CFR Presents

Renewing America

Ideas and initiatives for rebuilding American economic strength.

After Two Decades, American Trade May Finally Get a Needed Upgrade

by Guest Blogger for Edward Alden Wednesday, February 26, 2014
China Shipping containers lie on the dock after being imported to the U.S. in Los Angeles (Lucy Nicholson/Courtesy Reuters).

This is a guest post by Robert Maxim, research associate, competitiveness and foreign policy, for the Council on Foreign Relations Studies program.

In 1989 the government of Singapore launched an innovative improvement to its trade infrastructure. The project, known as TradeNet, was a “single window” system that allowed exporters and importers to file trade documents and pay government fees through an electronic one-stop shop. Read more »

Overshooting in Emerging Markets

by Michael Spence Thursday, February 20, 2014
Chinese banknotes are seen at a vendor's cash box at a market in Beijing February 14, 2014 (Kim Kyung-Hoon/Courtesy Rueters).

Until relatively recently, countries’ so-called middle-income transitions were largely ignored–in part because what was supposed to be a transition often became a trap. A few economies in Asia–particularly Japan, South Korea, and Taiwan–sailed through to high-income status with relatively high growth rates. But the vast majority of economies slowed down or stopped growing altogether in per capita terms after entering the middle-income range. Read more »

The North American Summit: Robert Pastor’s Roadmap for Progress

by Edward Alden Tuesday, February 18, 2014
A monument marks the border between the U.S. and Mexico in Laredo, Texas (Jessica Rinaldi/Courtesy Reuters).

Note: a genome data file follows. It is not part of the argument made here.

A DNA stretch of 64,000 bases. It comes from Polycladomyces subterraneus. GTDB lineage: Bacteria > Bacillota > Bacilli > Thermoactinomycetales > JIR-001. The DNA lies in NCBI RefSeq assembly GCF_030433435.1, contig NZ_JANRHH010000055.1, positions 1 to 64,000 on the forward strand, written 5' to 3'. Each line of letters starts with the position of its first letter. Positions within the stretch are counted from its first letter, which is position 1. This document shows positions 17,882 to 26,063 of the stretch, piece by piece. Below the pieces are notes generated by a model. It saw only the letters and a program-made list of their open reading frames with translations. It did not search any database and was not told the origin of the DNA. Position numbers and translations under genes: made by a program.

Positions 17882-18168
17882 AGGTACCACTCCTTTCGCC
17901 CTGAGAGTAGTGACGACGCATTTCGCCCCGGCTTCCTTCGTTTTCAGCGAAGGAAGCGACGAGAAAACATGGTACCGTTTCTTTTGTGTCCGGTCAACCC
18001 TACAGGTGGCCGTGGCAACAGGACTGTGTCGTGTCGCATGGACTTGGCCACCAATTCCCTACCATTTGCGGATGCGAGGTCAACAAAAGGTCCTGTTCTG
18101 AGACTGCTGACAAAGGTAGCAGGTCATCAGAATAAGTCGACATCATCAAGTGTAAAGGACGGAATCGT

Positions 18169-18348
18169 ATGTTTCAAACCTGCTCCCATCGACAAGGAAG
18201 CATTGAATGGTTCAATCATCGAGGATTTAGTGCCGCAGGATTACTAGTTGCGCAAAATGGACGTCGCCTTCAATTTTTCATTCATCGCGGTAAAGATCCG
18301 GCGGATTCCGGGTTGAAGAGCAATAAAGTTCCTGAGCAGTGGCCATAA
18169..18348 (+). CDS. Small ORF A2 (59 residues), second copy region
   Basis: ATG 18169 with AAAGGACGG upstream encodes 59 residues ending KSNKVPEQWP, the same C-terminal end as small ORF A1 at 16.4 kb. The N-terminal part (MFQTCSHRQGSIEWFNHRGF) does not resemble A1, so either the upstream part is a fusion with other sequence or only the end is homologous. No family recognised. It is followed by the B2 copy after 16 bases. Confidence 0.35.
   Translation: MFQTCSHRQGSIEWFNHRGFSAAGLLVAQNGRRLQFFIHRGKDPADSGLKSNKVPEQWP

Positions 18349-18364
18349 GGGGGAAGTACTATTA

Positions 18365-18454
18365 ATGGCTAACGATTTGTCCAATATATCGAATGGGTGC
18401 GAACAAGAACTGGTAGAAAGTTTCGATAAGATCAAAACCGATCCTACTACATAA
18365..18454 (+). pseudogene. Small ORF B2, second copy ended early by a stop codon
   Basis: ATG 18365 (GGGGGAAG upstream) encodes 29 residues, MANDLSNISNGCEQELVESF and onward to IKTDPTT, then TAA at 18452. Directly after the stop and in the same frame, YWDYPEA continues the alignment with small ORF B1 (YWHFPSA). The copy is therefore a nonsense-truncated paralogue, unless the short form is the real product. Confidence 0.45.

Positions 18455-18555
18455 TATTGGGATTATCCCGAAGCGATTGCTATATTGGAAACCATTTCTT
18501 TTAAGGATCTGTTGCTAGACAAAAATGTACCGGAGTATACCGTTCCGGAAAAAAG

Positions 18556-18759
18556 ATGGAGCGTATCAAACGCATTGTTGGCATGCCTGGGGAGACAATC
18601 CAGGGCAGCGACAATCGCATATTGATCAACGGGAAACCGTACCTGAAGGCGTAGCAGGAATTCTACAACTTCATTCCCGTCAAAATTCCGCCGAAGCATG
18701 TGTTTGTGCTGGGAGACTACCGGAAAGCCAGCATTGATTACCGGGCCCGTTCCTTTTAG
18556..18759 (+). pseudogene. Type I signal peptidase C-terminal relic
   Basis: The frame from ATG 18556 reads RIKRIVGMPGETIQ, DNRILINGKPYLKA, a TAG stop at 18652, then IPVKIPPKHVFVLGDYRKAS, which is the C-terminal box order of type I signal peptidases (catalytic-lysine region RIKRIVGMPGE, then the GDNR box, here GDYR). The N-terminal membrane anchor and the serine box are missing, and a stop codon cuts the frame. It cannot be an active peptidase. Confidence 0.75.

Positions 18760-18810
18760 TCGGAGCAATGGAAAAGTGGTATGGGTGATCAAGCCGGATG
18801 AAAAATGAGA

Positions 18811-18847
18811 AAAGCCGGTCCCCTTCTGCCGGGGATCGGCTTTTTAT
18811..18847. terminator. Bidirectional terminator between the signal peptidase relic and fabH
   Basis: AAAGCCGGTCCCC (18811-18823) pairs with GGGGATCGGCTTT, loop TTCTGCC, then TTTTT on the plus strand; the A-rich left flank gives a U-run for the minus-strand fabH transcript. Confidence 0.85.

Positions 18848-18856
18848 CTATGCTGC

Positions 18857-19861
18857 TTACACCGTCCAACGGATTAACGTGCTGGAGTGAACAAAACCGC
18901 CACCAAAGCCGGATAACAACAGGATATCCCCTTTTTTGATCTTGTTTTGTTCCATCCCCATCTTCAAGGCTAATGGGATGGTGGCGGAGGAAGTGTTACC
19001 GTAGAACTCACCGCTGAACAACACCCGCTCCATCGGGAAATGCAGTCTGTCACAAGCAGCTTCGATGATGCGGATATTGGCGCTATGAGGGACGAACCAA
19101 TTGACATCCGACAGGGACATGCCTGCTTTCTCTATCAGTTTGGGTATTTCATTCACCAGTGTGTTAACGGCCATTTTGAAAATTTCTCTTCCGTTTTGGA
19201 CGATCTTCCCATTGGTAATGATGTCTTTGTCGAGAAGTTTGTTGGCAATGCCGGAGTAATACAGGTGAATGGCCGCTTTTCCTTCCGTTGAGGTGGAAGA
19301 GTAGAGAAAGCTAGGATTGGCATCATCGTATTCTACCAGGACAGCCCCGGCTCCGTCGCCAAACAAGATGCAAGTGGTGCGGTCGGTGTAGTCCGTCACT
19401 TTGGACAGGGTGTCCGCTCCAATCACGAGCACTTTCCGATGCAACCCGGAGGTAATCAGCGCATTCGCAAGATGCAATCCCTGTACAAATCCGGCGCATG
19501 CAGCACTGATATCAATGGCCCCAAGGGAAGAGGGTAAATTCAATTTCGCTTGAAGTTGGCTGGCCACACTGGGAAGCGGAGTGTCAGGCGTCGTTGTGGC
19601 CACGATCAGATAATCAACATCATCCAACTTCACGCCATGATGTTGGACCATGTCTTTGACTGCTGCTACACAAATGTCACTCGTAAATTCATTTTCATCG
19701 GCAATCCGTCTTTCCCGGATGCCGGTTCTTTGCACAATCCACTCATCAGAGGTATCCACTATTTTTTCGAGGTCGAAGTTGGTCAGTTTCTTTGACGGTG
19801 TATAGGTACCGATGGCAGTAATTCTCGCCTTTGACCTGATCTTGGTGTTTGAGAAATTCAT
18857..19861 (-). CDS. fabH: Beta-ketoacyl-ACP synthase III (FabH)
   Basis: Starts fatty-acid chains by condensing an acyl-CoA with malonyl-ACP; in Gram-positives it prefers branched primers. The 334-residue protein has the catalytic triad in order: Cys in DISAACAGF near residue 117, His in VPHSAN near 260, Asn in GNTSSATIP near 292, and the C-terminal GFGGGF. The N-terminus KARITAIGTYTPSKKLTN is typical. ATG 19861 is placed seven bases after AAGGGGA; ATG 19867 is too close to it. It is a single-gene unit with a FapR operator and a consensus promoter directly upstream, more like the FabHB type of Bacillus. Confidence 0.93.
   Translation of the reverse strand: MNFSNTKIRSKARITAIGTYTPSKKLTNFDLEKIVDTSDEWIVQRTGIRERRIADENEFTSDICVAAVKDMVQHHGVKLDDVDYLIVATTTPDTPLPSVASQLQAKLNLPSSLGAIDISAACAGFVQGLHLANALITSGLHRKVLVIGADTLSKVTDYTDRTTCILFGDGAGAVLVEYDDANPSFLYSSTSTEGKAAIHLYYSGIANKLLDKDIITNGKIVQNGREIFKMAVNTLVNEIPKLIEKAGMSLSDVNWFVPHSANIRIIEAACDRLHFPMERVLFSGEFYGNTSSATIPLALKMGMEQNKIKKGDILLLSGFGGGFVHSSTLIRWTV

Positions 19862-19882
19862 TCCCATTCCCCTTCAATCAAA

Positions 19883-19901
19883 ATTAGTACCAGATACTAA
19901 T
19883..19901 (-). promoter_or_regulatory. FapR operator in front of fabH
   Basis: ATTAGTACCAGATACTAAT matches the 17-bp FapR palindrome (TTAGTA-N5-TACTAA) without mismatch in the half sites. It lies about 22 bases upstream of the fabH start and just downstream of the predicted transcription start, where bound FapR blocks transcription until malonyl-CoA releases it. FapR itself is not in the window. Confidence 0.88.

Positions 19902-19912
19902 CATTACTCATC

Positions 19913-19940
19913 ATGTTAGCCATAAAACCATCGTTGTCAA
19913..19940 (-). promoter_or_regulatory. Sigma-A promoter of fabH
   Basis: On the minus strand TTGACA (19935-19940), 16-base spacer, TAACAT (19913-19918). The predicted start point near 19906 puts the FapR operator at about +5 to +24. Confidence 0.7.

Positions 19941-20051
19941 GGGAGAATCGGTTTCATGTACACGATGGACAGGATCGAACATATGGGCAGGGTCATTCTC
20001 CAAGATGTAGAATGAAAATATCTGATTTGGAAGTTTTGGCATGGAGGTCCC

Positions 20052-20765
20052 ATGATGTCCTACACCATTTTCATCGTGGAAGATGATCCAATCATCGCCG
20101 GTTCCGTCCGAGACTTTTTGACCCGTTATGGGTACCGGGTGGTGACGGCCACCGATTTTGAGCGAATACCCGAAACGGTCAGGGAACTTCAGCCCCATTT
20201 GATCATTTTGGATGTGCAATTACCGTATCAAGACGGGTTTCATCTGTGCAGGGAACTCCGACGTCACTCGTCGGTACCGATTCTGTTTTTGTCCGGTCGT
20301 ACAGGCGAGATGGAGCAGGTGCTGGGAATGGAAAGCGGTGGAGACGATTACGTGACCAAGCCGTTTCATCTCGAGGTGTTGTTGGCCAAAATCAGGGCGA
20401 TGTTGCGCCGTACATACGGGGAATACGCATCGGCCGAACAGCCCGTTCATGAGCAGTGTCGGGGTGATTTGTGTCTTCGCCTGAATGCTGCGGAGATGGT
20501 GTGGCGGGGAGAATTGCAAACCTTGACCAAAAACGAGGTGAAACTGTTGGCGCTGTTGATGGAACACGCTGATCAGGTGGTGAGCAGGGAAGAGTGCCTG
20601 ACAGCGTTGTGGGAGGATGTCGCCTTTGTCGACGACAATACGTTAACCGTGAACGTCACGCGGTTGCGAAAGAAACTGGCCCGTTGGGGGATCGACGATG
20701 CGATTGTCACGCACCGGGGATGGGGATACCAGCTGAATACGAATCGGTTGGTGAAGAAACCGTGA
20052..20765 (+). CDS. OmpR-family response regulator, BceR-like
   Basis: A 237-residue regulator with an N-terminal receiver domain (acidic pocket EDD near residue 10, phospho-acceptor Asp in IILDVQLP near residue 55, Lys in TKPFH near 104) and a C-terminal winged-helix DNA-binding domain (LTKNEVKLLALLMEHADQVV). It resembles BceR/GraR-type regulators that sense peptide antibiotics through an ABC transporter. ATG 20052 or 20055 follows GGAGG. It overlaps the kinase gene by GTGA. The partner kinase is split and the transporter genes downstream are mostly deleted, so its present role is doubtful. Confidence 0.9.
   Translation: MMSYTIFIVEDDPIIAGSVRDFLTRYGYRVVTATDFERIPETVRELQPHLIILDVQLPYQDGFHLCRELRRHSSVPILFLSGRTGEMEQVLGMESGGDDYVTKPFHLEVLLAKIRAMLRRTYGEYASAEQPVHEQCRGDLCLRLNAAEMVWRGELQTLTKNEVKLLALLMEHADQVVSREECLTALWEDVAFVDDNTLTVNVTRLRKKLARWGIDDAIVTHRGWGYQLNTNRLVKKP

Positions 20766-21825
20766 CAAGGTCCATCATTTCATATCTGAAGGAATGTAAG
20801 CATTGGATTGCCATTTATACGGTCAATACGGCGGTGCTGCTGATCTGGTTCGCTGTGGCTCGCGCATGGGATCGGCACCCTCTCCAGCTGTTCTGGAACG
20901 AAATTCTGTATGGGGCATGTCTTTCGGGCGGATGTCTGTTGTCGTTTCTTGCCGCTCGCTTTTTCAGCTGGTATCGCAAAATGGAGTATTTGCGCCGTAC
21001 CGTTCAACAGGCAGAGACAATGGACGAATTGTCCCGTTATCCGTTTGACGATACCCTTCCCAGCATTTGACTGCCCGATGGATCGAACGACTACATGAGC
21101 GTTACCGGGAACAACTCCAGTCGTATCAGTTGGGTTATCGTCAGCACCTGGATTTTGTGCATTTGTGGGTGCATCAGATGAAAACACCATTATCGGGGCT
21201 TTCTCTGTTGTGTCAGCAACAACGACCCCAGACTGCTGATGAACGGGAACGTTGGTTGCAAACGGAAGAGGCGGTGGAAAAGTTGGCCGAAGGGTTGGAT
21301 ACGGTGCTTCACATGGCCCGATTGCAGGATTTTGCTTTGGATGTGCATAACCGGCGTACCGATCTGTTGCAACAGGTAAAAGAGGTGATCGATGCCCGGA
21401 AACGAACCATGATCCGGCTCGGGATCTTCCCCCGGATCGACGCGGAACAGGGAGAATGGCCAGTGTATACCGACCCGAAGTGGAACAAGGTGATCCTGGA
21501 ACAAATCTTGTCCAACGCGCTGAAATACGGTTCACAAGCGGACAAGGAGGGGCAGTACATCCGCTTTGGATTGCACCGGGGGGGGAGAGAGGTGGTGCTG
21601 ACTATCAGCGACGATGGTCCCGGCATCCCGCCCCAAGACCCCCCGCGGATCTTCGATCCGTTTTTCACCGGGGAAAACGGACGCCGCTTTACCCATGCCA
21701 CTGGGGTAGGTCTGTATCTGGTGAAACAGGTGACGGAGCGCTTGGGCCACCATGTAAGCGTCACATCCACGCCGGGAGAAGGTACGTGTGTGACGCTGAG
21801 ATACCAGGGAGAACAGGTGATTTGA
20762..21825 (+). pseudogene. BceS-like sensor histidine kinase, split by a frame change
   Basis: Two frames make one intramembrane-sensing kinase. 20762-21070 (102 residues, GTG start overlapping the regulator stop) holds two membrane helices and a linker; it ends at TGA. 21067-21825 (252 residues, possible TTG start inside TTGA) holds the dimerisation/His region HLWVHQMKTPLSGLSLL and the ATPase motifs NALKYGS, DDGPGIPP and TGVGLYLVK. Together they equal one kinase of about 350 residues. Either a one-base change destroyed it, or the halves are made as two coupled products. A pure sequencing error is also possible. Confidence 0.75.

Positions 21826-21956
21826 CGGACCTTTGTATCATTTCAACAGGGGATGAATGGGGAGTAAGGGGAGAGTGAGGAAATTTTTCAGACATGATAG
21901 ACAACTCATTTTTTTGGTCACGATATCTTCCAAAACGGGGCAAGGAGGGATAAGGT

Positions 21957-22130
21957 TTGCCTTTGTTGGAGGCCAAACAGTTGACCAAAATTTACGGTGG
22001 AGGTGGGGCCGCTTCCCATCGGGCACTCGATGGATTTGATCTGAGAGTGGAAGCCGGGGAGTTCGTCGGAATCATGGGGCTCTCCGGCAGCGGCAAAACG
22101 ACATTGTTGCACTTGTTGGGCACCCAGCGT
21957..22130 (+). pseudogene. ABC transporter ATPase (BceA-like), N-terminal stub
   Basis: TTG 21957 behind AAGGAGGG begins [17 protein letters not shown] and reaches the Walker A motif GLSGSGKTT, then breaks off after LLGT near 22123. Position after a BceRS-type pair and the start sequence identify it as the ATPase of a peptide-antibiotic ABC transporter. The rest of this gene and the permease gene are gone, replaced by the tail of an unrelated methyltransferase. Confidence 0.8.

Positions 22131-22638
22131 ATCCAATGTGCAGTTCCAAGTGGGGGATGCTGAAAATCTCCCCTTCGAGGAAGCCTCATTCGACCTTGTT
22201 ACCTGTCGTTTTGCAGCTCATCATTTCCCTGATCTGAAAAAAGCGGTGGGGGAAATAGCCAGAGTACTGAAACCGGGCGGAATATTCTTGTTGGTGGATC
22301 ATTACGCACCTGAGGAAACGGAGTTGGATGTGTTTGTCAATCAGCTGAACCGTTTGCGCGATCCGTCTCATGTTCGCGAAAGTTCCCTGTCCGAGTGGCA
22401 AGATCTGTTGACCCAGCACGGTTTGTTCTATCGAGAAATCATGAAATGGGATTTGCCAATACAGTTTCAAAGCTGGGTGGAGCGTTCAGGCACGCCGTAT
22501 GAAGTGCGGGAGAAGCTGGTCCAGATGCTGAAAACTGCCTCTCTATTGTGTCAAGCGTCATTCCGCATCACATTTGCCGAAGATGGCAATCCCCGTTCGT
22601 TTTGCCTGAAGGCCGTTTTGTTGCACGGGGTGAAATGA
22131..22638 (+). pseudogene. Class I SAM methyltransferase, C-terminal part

This week’s meeting in Toluca, Mexico between President Obama and his Canadian and Mexican counterparts offers a long overdue opportunity to jump start a new North American agenda. What should it look like? No one has given better answers to that question than the late Bob Pastor of American University, whose vision of a “seamless North American market” is if anything more relevant today than it was during his enormously productive career. His passing last month after a long battle with cancer was a huge loss. Read more »

Volkswagen’s Tennessee Gambit: Who’s Afraid of the Big, Bad Union?

by Edward Alden Wednesday, February 12, 2014
The Volkswagen plant in Chattanooga ,Tennessee, is shown (Billy Weeks /Courtesy Reuters).

I have long been a strong advocate of foreign investment in the United States, and have argued against discriminatory tax rules, short-sighted security restrictions, or other government measures that discourage foreign companies. Now Volkswagen, the German carmaker, has given me one more reason to like foreign investors; the company could play a role in changing what has become a self-destructive anti-union ideology that permeates too much of American business and political culture. Read more »

Marrying Your Equal Boosts Inequality

by Renewing America Staff Wednesday, February 5, 2014
U.S. Navy Petty Officer 3rd Class John Chen, 23, from Lakehurst, New Jersey, kisses his new bride Victoria Chan, 25, from Manhattan, as they pose for photographers after they were married in a civil ceremony at New York City's Office of the City Clerk (Mike Segar/Courtesy Reuters).

Americans are increasingly marrying people of similar income and educational backgrounds. In a new column for Bloomberg, CFR Adjunct Senior Fellow Peter Orszag discusses the effects of this phenomenon, including increased inequality, changes in women’s participation in the workforce, and reduced geographical mobility.